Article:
Cape Town — The phrase 'No good deed goes unpunished' holds true for Maritzburg United, who will have to appeal probably at great expense, for three Premiership points after the Disciplinary Committee (DC) of the Premier Soccer League (DC) failed to make the award.
On Monday evening, the PSL prosecutor Zola Majavu broke the news that the DC had fined Cape Town City R100,000. The fine was for failing to produce player registration cards for a DStv Premiership match against Maritzburg United, at Cape Town Stadium in December last year.
The R100,000 fine, half of which was suspended, is well and good but what Maritzburg who sportingly agreed to play the match, after they protested to the match commissioner before the kick-off.
Soon after Majavu's announcement, Maritzburg chairman Farouk Kadodia shed some light on the matter while making media comment. Kadodia said he was fully aware of the rules as published in the compliance manual. He only agreed to play because a PSL official appealed to him to play for the sake of the sponsor DStv, who needed to broadcast a live match in that time slot.
According to Rule 4.10. of the PSL it states: 'In the absence of an original registration card, the principle of “no card, no play” will apply. A Player who takes the field despite not having provided an original registration card at the pre-match inspection will be ineligible.
In this case, all City players were ineligible.
What is mind-boggling is that the DC did not complete the process and award Maritzburg a walk-over and the resultant three points. Maritzburg had agreed to play the match as a goodwill gesture after the match officials opted not to apply the “no card, no play” rule.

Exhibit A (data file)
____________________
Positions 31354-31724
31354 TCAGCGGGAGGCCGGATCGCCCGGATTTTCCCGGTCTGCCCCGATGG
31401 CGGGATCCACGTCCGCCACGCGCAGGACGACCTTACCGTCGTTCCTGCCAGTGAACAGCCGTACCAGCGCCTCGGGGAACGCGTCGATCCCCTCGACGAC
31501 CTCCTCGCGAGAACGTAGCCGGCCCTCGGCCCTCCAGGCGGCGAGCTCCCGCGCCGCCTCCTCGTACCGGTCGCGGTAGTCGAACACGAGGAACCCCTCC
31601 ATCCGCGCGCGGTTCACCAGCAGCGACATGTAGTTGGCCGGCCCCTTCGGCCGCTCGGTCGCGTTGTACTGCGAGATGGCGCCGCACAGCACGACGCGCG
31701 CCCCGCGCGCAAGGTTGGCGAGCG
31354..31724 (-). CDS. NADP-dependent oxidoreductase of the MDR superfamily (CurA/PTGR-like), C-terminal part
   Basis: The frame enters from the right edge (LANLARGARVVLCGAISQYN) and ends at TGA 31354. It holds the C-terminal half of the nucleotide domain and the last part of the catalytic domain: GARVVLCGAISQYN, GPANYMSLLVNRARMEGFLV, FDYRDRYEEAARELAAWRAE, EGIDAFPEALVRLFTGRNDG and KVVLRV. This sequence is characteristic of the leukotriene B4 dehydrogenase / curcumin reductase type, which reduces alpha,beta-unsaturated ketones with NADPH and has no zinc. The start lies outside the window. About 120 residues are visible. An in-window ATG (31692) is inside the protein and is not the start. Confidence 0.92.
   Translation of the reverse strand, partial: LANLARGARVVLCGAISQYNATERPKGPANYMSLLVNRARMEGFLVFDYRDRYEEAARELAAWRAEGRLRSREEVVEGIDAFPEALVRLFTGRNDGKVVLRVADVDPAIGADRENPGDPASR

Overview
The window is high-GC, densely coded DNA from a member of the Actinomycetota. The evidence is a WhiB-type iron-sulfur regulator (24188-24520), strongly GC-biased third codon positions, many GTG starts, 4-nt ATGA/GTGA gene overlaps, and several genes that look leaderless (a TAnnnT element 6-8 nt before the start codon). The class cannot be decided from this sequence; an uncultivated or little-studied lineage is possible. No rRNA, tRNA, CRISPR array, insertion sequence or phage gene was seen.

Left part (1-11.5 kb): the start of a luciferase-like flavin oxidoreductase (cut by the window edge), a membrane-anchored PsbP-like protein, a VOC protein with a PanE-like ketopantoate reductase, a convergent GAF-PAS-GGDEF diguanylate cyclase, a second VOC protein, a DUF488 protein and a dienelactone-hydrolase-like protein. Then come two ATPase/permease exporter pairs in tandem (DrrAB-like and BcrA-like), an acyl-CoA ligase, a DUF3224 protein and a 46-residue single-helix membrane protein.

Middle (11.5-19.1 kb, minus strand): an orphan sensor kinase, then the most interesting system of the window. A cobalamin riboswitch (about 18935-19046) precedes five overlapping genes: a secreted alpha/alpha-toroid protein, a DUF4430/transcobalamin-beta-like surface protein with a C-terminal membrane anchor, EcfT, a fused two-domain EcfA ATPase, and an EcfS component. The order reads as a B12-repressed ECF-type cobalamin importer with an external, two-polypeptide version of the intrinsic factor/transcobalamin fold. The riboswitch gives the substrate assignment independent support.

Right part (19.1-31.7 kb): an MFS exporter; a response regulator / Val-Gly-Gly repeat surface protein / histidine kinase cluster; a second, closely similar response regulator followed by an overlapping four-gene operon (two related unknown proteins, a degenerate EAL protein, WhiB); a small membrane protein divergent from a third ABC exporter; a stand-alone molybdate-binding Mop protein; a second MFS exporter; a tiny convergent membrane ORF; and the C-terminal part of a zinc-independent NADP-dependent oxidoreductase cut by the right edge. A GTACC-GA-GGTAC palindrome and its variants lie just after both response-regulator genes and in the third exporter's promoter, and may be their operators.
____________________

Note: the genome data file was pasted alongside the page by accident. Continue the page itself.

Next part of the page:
Last year the PSL DC also did not do its duty after presiding over the Polokwane City - Sekhukhune United case. The DC was justified to fine Polokwane after they fell foul of the playing rules, but it failed to award the points to Sekhukhune. Later, Sekhukhune went to great lengths to claim the three match points in a court of law.
The question was asked repeatedly: why did the DC not award the points to Sekhukhune in the first place?
It was said afterwards that the DC did not apply its mind fully to the matter.
The same question will linger on now until such time that Maritzburg's appeal will be heard, hopefully not in a court of law.
Other than this hiccup, things have gone swimmingly since Majavu took office as the PSL's new prosecutor.
When he came into office, Majavu would have appointed the DC. He, however, does not influence their decision-making process and does not sit in on their deliberations. He acquaints himself with the details of the charge before it comes before the DC.
On Friday evening, Majavu will be in the full glare of the media spotlight after Kaizer Chiefs would have appeared before the DC (scheduled time 6pm).
Chiefs have been charged for failing to fulfil two of their Premiership fixtures in December.
As Majavu has previously explained, he would have contacted all three clubs (Chiefs and their opponents Cape Town City and Golden Arrows) to acquaint himself with the facts of the cases. In some cases, he would establish how clubs will plead to the charges, and sometimes the matter could be dealt with by paying an admission of guilt fee.
Majavu’s approach has been refreshing, and the soccer fraternity have been kept up to date with a slew of disciplinary cases over the last while.
It will be wonderful if Majavu’s demeanour would rub off on acting PSL CEO Mato Madlala and PSL chairman Irvin Khoza, who over many years, have little or no regard for transparency.